"I do not look for loopholes to allow for action and ideologies based on principles other than those of traditional Christianity."

Except maybe extra ecclesiam nulla salus?

"The point is not that Dante is an infallible authority; the point is that he is here, as so often, and eloquent and intelligent summariser of Church teachings and Tradition."

Sorry, I'm looking for something a bit more definitive than an author who you believe is a good "summariser".

"'Okay, so it is not permissible to take out a home loan. Is that correct?'
It is the lender and not the borrower who is the sinner."

Perpetuating the "sinful" practice of usury through patronizing the lender, that's not a sin?

"I was not talking morally, but in descriptive terms, obviously."

If you were talking in descriptive terms, then you were even more wrong because the Austrian school does very much account for savers. Time-preference isn't some obscure Austrian belief.

"That is the point. According to the Austrians, time preferences are supposed to be the central determination of interest rates, yet logically they could easily produce negative interest rates."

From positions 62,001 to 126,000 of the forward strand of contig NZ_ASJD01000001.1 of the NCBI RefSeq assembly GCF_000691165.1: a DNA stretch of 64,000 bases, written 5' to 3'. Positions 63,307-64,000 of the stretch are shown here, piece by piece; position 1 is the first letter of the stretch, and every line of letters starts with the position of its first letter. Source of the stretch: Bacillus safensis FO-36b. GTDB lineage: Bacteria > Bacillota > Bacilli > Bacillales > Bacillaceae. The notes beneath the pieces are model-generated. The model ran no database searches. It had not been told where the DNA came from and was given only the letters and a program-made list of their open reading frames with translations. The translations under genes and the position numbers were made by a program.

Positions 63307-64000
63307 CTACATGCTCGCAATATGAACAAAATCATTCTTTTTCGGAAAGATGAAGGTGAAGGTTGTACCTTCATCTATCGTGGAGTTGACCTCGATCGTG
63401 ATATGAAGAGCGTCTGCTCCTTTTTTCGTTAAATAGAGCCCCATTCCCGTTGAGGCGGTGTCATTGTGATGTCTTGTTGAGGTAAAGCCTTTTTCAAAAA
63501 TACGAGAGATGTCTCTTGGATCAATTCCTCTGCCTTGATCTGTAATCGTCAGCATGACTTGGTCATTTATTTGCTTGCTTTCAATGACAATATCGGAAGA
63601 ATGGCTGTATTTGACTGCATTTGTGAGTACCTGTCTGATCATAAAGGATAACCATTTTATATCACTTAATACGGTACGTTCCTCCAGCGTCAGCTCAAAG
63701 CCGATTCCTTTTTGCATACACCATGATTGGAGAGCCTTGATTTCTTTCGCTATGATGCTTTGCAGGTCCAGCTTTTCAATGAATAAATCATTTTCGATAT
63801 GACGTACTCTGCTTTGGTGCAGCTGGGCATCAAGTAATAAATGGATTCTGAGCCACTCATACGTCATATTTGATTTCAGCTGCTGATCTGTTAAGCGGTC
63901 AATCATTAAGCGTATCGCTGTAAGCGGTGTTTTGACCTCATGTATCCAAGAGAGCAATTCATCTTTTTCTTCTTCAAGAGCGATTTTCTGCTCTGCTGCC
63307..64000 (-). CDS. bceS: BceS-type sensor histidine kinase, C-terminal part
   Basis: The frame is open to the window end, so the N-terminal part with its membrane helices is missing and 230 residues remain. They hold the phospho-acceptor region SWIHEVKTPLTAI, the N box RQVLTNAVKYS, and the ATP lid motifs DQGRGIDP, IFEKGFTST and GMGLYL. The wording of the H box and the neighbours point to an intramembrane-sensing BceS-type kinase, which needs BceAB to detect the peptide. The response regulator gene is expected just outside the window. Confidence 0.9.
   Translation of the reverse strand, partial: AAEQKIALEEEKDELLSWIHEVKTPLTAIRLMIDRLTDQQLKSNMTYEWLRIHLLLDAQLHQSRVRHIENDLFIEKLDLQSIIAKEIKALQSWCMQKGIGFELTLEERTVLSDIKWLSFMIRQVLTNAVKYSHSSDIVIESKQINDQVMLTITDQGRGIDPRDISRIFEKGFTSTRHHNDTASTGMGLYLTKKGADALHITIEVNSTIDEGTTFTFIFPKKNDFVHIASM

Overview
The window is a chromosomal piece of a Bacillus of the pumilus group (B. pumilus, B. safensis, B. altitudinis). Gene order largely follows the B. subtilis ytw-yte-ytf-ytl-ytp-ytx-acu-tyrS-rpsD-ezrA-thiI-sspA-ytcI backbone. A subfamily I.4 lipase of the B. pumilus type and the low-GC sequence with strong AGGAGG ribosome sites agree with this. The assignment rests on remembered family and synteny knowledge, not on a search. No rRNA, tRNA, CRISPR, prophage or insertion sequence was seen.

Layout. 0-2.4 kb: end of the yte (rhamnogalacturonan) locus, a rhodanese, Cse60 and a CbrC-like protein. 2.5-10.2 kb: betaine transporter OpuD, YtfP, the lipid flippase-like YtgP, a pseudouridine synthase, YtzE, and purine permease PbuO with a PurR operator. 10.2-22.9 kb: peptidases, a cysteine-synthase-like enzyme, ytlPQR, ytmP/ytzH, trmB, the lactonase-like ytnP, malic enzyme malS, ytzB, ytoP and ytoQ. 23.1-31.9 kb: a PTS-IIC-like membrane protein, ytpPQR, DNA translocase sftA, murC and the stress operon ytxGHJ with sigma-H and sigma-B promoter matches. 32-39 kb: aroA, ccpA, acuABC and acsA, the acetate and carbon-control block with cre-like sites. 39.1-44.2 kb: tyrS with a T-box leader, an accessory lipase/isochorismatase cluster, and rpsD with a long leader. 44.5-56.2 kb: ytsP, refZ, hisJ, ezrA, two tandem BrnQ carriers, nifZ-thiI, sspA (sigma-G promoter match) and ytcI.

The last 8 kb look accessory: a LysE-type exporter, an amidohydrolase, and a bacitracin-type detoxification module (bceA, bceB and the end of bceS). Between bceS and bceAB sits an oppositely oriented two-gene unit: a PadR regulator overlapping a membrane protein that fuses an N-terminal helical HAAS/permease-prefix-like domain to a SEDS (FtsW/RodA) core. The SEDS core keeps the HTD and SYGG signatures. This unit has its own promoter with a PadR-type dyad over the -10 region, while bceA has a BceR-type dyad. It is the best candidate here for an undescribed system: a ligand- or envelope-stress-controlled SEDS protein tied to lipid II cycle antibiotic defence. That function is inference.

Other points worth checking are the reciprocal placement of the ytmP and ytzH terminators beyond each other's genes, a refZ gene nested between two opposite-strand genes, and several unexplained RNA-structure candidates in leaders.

Please explain how time-preference could logically easily produce negative interest rates. Because simply having a large number of savers is insufficient.

"But, of course, that can’t be; hence the time preference explanation is flawed."

Again, non sequitur.

"The obvious flaw in your example is that it has nothing to do with the real economy. In reality most people do not get offered a million pounds."

Are you really that dense? The million is just for illustration. It could be ten or a hundred $ or £ or ¥ or whatever. All else being equal, people would rather have X amount of money now, rather than later.